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Monday, Sep. 1, 2014

Jenga Blocks Have a Funny Way of Falling

Posted Tuesday, May 27, 2008, at 5:41 AM

(Photo)
Haunting.
Nate James is a local from McCook currently teaching English to college students in China. How did he wind up with such a crazy job exactly? Dazed, confused and yet oddly satisfied with his current surroundings - he continues to trod along through a series of miscommunications and broken egg shells. This blog is about fresh experiences, and new places while he attempts an Orient oriented orientation.


I have a friend. This friend was at a convention once and a very nice, well dressed Muslim started chatting with him. He asked him if he knew about his faith and wondered if he would like a free Quar'an to delve deeper into the hidden wonders of Islam. My friend said he would enjoy that very much and took the Quar'an. The well dressed, very nice Muslim proceeded to tell him that the *typical* donation is twenty dollars. My friend very politely handed him one dollar. The very nice Muslim looked at him in aghast horror and said that the typical donation is twenty dollars. My friend proceeded to remind him that he is not any ordinary man and that he was prepared to donate a very handsome sum of one dollar.

My point: Don't call it a donation if that's not what it is.

Nate James is in fact alive and well. The earthquake which has killed about 50,000 people happened a few hours away and I didn't feel a thing. I was blissfully sleeping or playing video games or whatever else I do to waste time these days.

50,000. Think about that for a moment. I'm from a town of 8,000. Every single person I've ever known and loved and then some. Everyone from Kearney, North Platte, McCook - everyone. 1/30th of the state of Nebraska. Just decimated under piles upon piles of rubble.

That's a pretty grim mental image and that picture doesn't help things. I believe the earthquake was a 7.9 on the Richter scale.

(This has been a pretty bad year for China all things considered. Remind me to tell you about the conspiracy theory)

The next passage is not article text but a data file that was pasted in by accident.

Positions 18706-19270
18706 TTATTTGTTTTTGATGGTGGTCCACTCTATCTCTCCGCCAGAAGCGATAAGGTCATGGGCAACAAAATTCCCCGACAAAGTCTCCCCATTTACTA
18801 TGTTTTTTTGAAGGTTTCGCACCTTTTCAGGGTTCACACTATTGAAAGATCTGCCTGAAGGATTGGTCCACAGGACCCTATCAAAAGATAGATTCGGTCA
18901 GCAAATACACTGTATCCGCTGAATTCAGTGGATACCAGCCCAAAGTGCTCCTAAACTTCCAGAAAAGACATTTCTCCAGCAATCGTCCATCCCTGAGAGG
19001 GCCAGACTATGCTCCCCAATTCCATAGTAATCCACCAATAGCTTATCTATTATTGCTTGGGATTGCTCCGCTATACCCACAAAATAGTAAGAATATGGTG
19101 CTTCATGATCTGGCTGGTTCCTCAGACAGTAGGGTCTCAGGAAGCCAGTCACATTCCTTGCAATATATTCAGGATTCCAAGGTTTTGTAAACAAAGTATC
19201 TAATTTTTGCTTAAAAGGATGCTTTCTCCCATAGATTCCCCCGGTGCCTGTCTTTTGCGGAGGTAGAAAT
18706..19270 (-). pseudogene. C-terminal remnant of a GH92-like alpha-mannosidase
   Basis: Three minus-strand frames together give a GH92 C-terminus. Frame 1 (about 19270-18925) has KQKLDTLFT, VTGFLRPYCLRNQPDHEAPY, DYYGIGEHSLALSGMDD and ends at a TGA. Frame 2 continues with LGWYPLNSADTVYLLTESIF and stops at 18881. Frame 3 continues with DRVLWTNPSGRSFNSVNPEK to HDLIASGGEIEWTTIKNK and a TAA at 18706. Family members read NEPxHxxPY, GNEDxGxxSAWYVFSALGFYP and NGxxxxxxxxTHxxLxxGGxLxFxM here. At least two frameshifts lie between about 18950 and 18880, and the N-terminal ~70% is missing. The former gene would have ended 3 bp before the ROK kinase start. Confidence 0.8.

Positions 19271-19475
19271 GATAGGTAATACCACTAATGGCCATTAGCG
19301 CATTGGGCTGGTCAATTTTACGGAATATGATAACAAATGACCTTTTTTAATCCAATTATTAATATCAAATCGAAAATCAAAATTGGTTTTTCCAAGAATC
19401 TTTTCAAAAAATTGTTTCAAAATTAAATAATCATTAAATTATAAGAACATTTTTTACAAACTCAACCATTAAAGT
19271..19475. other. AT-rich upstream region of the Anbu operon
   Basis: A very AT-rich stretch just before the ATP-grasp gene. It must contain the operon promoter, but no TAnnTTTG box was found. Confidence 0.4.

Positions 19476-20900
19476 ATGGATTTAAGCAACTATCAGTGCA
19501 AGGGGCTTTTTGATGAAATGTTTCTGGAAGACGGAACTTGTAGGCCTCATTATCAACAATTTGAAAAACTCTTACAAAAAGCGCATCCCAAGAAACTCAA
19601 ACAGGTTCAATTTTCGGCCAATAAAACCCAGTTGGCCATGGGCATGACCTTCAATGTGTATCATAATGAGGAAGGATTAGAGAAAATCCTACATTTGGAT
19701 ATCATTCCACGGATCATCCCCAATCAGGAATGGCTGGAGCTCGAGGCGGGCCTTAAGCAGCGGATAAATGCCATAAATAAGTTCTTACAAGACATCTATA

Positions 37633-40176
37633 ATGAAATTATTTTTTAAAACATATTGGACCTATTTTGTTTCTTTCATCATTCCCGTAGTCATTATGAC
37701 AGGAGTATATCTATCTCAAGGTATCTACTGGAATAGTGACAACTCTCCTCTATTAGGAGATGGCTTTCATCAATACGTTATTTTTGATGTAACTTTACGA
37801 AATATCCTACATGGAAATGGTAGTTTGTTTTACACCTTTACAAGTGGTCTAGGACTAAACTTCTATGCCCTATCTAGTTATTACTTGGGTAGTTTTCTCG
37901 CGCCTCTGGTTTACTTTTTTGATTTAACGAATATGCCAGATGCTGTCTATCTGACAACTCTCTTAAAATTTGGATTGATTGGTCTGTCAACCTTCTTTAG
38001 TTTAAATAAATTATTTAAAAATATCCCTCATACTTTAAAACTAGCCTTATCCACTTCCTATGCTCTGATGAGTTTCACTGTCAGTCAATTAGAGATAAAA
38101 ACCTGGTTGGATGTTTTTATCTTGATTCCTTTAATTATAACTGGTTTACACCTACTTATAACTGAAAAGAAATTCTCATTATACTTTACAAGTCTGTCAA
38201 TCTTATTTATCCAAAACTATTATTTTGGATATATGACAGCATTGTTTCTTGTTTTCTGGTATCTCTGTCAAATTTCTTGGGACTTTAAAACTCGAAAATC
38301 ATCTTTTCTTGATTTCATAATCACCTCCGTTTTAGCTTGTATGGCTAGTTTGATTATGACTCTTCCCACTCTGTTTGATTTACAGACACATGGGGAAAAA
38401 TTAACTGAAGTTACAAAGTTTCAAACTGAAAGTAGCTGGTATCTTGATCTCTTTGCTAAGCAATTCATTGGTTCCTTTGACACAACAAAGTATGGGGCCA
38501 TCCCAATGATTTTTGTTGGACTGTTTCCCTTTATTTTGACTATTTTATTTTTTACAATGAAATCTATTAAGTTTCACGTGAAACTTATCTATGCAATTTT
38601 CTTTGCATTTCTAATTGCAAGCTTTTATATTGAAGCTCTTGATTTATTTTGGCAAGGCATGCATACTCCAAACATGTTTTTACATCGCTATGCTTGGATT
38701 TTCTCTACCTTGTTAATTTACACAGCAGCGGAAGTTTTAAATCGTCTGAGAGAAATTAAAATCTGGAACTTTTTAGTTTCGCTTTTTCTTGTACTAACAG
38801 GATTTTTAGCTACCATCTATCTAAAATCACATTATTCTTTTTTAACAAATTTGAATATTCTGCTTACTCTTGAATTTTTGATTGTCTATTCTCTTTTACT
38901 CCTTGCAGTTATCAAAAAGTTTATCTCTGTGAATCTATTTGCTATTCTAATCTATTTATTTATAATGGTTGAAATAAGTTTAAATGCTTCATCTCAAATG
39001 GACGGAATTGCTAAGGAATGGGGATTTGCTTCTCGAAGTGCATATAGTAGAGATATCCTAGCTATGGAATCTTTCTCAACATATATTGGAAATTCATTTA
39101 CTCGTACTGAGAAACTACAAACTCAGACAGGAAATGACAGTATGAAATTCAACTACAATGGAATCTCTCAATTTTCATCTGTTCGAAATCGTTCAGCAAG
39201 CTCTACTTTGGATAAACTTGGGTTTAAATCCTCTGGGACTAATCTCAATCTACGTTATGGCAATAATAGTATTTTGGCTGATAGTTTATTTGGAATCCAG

The buildings probably collapsed because of poor construction methods and the fact that this particular region never has earthquakes. The buildings weren't optimized for them. Even if they were, Chinese people ain't exactly methodical when it comes to building regulations with 80-90% of their buildings and I'm sure you've just seen the consequences of it. I have no doubt that a few shakes of the crust of earth underneath me would bring my bones to a shattering halt.

However, my mobile home in America (as a kid) wasn't Tornado proof either. I still lived there. Point is - you can't run away from disasters. They'll happen everywhere. Except maybe Rhode Island. You never hear about jack from them. Maybe it's time for me to practice my Rhode Islandianism..er..yeah.

There is one thing I can't stand, though. Chinese obsession with money. Or rather *donations.* This is a huge cultural difference and one that I find very insulting at times. They call these magical payments "donations", but what they really are is mandatory recovery money. Who cares that this is part of your paycheck and that you worked every single one of those hours. This Money is taken out of people's paychecks without their consent*. Students are encouraged (see: ordered) to donate money. Schools and colleges have competitions to see who donated the most. They completely the miss the point of what a donation actually is.

*This nonsense doesn't apply to me though because it's hard enough to find foreign teachers (me) to work in this city. They don't want to make us angry. Like the Hulk. Grr.

Aside from the mandatory donations which I find completely appalling - there's also the fact that everyone seems to value your worth based on how much you donated. Forget the fact that you donated at all. Who gives a rat's sass? The fact that you donated your hard earned money out of the kindness of your heart to help those less fortunate than yourself? That really doesn't matter. You're still worthless. How *much* did you donate? That will tell us more about how much you care about China.